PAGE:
The U.S. Department of Justice reports that a federal court in Massachusetts has ruled that a high school was wrong to suspend students for handing out candy canes with religious messages on them.
The ruling, by the United States District Court for the District of Massachusetts, says Westfield High School violated the kids' First Amendment rights and barred the school from enforcing similar speech restrictions in the future.
The students, members of a Bible club at Westfield, had been told that they could distribute the candy canes with a "Happy Holidays" message, but were forbidden to attach a message containing a prayer and a description of the religious origins of the candy cane.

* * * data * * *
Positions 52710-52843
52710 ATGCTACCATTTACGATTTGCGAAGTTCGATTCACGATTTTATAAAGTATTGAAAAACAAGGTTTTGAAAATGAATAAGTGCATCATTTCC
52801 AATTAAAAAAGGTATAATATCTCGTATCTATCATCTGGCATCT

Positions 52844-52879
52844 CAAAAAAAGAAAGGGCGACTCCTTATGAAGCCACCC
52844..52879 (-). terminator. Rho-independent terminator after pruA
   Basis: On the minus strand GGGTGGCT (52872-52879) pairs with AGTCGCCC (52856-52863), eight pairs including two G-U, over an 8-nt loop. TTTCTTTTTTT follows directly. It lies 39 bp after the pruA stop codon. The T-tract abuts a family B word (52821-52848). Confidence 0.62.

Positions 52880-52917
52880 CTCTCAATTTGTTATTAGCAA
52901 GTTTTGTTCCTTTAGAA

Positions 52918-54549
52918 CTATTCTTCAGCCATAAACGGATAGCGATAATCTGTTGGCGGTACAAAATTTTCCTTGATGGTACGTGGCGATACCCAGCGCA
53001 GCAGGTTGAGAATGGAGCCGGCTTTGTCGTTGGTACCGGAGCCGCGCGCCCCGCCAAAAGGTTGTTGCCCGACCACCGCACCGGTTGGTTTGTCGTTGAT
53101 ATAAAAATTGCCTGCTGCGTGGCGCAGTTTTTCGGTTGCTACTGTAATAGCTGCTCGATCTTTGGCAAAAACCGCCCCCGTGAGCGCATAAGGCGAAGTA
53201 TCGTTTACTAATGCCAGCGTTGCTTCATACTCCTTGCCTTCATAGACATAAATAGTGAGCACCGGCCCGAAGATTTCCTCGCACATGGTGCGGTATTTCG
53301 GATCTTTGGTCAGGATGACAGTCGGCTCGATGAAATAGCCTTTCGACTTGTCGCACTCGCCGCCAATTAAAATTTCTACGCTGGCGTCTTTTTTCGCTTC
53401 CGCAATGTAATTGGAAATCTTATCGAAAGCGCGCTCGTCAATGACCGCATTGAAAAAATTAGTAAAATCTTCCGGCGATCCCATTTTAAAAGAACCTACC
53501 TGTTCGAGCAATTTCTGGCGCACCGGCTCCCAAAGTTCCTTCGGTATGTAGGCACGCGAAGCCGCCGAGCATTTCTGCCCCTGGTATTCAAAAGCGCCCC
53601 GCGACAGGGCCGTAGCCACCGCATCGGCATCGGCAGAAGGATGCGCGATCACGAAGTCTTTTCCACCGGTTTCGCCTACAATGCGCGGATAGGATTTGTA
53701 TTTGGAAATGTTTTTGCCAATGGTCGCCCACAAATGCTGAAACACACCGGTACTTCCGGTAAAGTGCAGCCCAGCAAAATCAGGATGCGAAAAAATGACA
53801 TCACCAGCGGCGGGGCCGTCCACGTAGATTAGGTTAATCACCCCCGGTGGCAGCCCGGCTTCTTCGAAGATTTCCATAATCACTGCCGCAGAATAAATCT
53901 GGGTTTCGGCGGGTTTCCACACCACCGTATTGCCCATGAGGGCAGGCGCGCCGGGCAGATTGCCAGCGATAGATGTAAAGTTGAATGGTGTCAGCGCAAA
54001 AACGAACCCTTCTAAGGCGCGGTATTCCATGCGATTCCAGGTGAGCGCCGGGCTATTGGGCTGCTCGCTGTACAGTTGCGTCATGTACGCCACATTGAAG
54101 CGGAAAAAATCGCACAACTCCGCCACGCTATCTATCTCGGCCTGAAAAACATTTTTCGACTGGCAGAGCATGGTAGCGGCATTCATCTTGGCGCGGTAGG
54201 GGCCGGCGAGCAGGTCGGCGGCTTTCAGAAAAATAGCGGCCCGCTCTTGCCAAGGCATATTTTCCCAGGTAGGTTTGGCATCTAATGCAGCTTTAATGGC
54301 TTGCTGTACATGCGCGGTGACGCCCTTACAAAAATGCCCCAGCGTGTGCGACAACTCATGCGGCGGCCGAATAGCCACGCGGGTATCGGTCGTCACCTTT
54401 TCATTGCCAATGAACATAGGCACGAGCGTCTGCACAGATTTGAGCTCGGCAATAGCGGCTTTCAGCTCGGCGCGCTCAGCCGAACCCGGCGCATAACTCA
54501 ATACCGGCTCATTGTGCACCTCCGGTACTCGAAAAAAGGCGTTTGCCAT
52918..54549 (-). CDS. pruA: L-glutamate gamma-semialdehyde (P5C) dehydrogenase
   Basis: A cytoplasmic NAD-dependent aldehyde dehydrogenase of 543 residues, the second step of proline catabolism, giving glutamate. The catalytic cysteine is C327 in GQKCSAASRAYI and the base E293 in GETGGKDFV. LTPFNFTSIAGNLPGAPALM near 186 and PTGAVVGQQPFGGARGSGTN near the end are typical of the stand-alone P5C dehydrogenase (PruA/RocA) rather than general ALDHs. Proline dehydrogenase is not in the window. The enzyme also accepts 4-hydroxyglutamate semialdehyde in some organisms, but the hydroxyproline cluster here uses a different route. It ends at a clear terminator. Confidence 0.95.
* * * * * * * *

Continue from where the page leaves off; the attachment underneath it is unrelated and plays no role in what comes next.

The court rejected the school's claim that the Constitution's Establishment Clause required them to censor the religious speech of the students, holding that while school-sponsored religious speech is forbidden by the Constitution, student religious speech is constitutionally protected.
The court also rejected the school's claim that the religious messages could be barred because they might be offensive to non-Christian students. The court held that by singling out religious messages for censorship, the school had violated "a bedrock principle underlying the First Amendment" that the government may not prohibit the expression of an idea simply because it might be disagreeable or offensive.
You would honestly think that the place where this whole crazy idea of American independence and freedom started would have a basic understanding that the government can't tell people that they can't practice a harmless religion. I'm also shocked that with all the discussion that has happened over the last few years regarding school prayer that the lesson hasn't sunk in. I think I'm expecting too much from Massachusetts.
:: Bitter 11:08 PM [+] ::